I’m writing this from Washington, D.C., looking out at cars buried in snowdrifts and hemmed in by snowbanks, along a snow-covered street — where the occasional pedestrian toils past, like those lone stragglers in an apocalypse movie. I’ve lost track of whether Washington has already beat the record snowfall of 1898, or is just edging up on it. But if carbon emissions will warm this scene, we’re ready to exhale and switch on all the lights.
In Washington, where local authorities can’t even keep the streets open, this is of course the week the White House picked to announce plans to set up a new “Climate Service.” This will presumably be enlisted along with the United Nations, the Environmental Protection Agency and Ted Turner’s UN Foundation to tell us all how to amend our lives to control the climate of the planet.
On the basis of what? Climate “science”? Thirty years ago, the budding climate-ocracy was sounding the klaxons over “global cooling.” Then it was “global warming.” Now it’s “extreme weather.” Hmmm. Would that be “extreme” as in the record Washington snowfall of 1898? That was back in the low carbon-emissions era when people were engaged in such useful projects as inventing better, cheaper incandescent lightbulbs, so everyone could enjoy well lit rooms — instead of regulating these lightbulbs away because Al Gore and the United Nations said the earth had a fever.
The climate is always changing, and it would be interesting and maybe even useful to understand how and why. But mankind is not there yet. The “consensus” packaged as “science” by the UN is unraveling as a fraud, and the eager interest of many governments in jumping aboard the climate train can increasingly be seen for what it is: a pretext for taxing and controlling your life, in ways likely to do nothing for the climate, but plenty for the crony climate-ocracy.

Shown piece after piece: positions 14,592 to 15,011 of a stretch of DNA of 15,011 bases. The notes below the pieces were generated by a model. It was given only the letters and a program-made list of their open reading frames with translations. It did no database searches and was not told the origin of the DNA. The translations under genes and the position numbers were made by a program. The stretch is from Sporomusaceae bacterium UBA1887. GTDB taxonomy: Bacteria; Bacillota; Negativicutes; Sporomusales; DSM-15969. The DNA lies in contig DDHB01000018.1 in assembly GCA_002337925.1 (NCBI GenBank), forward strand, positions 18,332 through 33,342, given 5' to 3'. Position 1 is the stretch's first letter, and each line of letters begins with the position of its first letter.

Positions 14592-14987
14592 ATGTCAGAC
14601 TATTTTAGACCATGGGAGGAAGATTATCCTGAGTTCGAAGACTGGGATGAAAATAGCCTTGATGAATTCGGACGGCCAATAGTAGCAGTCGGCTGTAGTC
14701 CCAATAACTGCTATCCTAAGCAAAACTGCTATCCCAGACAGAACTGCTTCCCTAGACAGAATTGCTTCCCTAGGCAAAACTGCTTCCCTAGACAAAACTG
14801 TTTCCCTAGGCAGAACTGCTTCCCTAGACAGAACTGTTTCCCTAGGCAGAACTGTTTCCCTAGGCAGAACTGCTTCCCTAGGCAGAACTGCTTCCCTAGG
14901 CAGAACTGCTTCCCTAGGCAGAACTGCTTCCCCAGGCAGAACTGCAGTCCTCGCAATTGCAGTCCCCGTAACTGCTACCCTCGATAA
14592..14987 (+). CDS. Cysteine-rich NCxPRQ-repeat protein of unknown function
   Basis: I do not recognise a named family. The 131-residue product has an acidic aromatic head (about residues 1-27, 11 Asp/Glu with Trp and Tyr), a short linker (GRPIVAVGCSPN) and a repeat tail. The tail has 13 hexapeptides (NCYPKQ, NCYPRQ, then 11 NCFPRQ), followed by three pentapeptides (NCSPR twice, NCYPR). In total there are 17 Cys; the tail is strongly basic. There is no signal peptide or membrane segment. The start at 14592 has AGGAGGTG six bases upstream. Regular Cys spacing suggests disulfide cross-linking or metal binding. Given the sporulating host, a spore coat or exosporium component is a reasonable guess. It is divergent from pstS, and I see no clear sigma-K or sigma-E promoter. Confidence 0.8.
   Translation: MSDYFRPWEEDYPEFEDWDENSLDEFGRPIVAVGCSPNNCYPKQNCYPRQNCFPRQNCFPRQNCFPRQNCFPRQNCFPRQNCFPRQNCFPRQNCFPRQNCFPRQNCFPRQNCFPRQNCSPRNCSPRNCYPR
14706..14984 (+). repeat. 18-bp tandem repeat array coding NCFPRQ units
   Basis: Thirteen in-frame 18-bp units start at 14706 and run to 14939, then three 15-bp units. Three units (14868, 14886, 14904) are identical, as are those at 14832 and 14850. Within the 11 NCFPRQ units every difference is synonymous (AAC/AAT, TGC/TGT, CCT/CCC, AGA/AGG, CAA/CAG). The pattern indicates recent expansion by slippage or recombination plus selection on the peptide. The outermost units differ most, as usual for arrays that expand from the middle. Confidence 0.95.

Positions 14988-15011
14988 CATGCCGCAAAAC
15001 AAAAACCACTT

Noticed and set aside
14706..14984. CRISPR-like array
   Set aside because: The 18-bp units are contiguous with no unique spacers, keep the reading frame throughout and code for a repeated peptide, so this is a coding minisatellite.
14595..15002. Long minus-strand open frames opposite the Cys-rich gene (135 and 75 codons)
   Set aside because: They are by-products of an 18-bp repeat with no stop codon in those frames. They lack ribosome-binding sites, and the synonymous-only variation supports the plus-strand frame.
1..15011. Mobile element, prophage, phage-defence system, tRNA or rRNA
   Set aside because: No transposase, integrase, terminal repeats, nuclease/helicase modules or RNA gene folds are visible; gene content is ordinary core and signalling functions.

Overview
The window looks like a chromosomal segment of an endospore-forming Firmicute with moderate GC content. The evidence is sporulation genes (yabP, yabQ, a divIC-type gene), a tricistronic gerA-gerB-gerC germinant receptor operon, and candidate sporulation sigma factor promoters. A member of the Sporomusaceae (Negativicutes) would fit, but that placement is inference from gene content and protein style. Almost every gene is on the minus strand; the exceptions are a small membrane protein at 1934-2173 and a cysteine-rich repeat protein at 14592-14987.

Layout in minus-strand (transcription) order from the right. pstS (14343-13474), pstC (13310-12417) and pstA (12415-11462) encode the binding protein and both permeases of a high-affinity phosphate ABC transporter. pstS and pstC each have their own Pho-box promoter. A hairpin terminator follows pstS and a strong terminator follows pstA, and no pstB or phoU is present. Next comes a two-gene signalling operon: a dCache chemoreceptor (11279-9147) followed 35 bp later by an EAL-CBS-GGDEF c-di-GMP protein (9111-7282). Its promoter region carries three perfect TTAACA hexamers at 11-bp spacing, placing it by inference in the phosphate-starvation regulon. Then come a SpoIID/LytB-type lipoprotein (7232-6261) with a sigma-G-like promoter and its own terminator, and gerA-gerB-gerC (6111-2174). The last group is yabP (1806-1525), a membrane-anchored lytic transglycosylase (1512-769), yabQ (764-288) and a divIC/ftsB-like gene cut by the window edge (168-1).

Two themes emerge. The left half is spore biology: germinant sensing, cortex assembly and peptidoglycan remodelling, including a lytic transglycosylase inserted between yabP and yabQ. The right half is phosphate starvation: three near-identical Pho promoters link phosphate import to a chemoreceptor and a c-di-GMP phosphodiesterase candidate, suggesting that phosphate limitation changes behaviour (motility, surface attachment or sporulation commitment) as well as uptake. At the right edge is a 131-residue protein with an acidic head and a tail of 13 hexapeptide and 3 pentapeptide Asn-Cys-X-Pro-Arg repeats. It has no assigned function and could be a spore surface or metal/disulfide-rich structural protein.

What’s the real answer to changes in weather? Here’s one place to start, right now, in Washington:
It’s called a snow shovel.
That’s a private sector kind of thing, relying on individual initiative, and since they are still sold by the private sector, a lot of people have them. As I write this, someone has appeared across the street, and thanks to individual initiative, he is using one — clearing the snow from his steps.
That, in a nutshell, is how mankind has coped with a lot of climate change for centuries — or millennia. Human beings adapt, and in stunningly creative ways. To cope with winter weather, man did not try to end winter. He discovered fire. Invented clothes. Built houses. Devised heating systems. To cope with hot weather, man devised ways to build shade, make ice, and eventually invented air conditioning. Thanks to markets, these inventions spread.
Had authorities of yore tried to dictate, curtail, regulate into nothingness or even forbid such activities, in the name of propitiating climate gods to produce centuries of never-changing weather, the world today would be a lot closer to a scenario of mankind living naked, in the dark, assailed by the elements — or maybe fighting for access to caves.
Humanity thrives on the power of individual incentives, enterprise and ingenuity. That’s how we have always made our real, valuable, useful adaptations to what the climate brings. For that matter, if we want to try to predict the climate, and know why and how much it is changing, and in which directions, there’s a better chance of genuinely private enterprise homing in reliable answers — absent the pressures, under-handed tax schemes, backroom deals and politicized grants that come of turning these matters over to the government.
Over at Forbes.com, John Tamny had a terrific article a few days ago on why you can’t get a taxi in Washington during a snowstorm — all about the failure of state regulations and the value of free-market incentives in encouraging people to adapt to what nature dishes out.
By all means, let scientists delve into the immense complexities of the earth’s climate — if they do so honestly. But in the matter of coping with climate, the answer is not to create and enlist yet another state-backed “climate” outfit as rationale for state taxation, regulation and control over our lives. The answer is to get off our backs, and let individuals observe, think, invent and find ways to adapt.
Watching the guy across the way, whose steps are now clear of snow — unlike the street, which the authorities have yet to plow — I can’t help thinking that if the government were in charge of snow shovel distribution and use, he’d still be stuck in his house.